Iago, on the contrary, is the absolute opposite of Michael Cassio. He is a misogynist who uses a lot of crude and vulgar language. Every word which Iago speaks about women devours their value. In Act 2 Scene 1, he states, “Come on, come on; you are pictures out of doors, bells in parlours, wild-cats in your kitchens, saints in your injuries, devils being offended, players in your housewifery, and housewives in your beds”. This quotation shows how misogynistic Iago is as he is making all women sound like they are completely worthless. He even refers to his own wife, Emilia, as a “wench”, which proves to the audience that he does not value his family either. The audience does not see the misogynist in Iago straight away. However they do see the crudeness immediately. In Act 1 Scene 1, Iago and Roderigo go to tell Brabantio of the happenings between Othello and Desdemona. Iago states, “I am one, sir, that comes to tell you your daughter and the Moor are now making the beast with two backs”. This quotation creates so many crude and sexual images in the audience’s mind, and as Iago was saying this to Desdemona’s father, it establishes how provocative he is.
In Act 2 Scene 3, there is a conversation between Cassio and Iago, and there is a huge contrast in the way in which both of them talk about Desdemona. Cassio describes her as “a most exquisite lady”, “a fresh and delicate creature” and “perfection”. These quotations show that Cassio has a thoughtful and caring attitude towards Desdemona because he is talking about her as if she is the finest and flawless because of the use of the words “exquisite” and “perfection”.
However, in this conversation, Iago describes Desdemona as “sport for Jove” and “full of game”. These quotations show that Iago thinks of Desdemona in his usual crude and misogynistic way, because throughout the play, he makes women sound like they are sluts. “Jove” is the king of the gods and he is known for his sexual prowess. This shows that he has a careless and unkind attitude towards Desdemona, as he is making her seem insignificant because of his crude language. Another thing that emphasises the contrast is the way in which they speak. Cassio speaks in a very poetic and perceptive way, whereas Iago is uncomplicated and candid.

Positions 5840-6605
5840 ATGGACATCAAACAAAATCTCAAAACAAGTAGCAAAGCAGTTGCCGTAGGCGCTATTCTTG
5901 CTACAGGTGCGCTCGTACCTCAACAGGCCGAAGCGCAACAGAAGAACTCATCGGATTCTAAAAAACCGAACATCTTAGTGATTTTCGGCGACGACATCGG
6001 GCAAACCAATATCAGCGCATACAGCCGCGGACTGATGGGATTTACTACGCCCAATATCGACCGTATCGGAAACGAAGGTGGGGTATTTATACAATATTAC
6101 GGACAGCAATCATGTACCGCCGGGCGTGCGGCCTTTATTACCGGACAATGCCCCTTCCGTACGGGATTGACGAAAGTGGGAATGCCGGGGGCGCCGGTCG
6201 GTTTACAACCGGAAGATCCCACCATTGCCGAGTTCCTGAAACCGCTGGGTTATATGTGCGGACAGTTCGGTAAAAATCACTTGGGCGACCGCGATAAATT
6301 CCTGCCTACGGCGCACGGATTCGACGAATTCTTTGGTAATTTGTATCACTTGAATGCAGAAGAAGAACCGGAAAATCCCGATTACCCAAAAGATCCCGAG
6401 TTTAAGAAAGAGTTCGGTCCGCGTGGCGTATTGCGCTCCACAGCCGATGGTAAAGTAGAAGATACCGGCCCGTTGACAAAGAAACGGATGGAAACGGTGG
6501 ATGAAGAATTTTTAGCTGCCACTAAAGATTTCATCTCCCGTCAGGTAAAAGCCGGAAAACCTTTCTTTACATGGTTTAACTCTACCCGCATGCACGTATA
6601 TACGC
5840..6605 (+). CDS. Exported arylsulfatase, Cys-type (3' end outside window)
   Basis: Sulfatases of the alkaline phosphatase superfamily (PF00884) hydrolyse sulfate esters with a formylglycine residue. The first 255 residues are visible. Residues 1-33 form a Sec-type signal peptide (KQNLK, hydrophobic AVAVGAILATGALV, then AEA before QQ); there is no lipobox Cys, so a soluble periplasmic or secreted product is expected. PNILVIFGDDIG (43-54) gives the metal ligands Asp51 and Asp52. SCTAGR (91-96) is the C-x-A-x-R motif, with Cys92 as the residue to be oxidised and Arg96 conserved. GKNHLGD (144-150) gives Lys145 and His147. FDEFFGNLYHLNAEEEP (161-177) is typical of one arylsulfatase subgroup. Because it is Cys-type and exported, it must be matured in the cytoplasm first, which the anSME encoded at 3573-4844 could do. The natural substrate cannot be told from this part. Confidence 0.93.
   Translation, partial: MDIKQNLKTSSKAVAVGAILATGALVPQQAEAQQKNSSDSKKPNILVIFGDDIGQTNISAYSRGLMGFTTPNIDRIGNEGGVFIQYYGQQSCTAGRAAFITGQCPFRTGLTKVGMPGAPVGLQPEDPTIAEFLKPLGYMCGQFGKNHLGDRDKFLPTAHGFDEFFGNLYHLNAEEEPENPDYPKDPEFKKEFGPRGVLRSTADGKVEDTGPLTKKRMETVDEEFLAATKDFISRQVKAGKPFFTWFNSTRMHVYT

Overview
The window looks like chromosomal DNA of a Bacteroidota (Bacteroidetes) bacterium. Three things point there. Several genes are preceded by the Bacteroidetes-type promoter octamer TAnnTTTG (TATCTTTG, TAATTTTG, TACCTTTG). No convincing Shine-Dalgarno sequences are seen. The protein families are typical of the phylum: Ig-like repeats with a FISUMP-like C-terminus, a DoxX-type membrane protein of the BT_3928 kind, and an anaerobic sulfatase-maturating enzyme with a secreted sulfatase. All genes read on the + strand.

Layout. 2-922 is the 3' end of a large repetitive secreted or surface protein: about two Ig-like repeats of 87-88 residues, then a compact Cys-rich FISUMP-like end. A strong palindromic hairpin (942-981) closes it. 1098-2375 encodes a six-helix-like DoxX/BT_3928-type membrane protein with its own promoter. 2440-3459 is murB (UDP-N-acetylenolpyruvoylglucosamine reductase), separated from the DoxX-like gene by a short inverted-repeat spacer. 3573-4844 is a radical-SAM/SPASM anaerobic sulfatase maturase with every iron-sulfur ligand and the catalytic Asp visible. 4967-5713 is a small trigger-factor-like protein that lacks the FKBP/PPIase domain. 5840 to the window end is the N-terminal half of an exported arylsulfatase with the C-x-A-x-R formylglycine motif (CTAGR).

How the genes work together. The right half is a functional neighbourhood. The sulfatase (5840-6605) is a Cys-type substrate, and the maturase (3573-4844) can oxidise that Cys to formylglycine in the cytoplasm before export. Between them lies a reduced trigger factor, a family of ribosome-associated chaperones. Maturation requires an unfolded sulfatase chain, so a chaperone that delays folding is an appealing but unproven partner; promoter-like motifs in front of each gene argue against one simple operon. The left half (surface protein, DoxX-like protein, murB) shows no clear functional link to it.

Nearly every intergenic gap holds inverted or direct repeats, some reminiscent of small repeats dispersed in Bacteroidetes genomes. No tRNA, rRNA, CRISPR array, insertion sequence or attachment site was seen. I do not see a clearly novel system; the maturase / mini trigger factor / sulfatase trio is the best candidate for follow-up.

Not only are Cassio and Iago’s attitudes contrasting, their beliefs are contrasting too. In Act 2 Scene 3, where Cassio has lost his jobs as lieutenant, we hear his beliefs about reputation. He states, “Reputation, reputation, reputation! O, I have lost my reputation! I have lost the immortal part of myself, and what remains is bestial. My reputation, Iago, my reputation!” This quotation suggests to the audience that Cassio has a spiritual idea of reputation, because he describes it as an “immortal part” of himself, so he thinks of it as part of his soul or essence (his fundamental nature). The way in which he reacts to losing his job confirms this because he is extremely distressed and he is panicking, and when Iago asks if he is hurt, he replies, “Ay, past all surgery”, which shows that he is feeling mental pain, not physical pain.
Iago’s view of reputation is very basic and straight forward.
Both Cassio and Iago’s ideas of reputation more or less sum up their views about other things. For example, their views about women – Cassio is very sensitive and caring to them, and Iago is very blunt and candid to them. The way they speak summarises the views of the characters in a way too, because Cassio is caring so he speaks in a poetic manner (which goes with his spiritual view of reputation), and Iago is crude so he speaks in an uncomplicated and less graceful manner (which goes with his straight forward view of reputation).
In conclusion, the differences between Cassio and Iago are portrayed mainly through their attitudes and beliefs about other people (mainly women), and they views about important parts of their lives. Shakespeare emphasises this contrast with the language and the way in which they speak, and it is very effective as the contrast is obvious to the audience.
Here's what a teacher thought of this essay
This response analyses form and language to some extent but there is no analysis of structure and the points are not connected to the whole play. The context of analysis must always be considered in order to demonstrate an understanding of the text. 3 Stars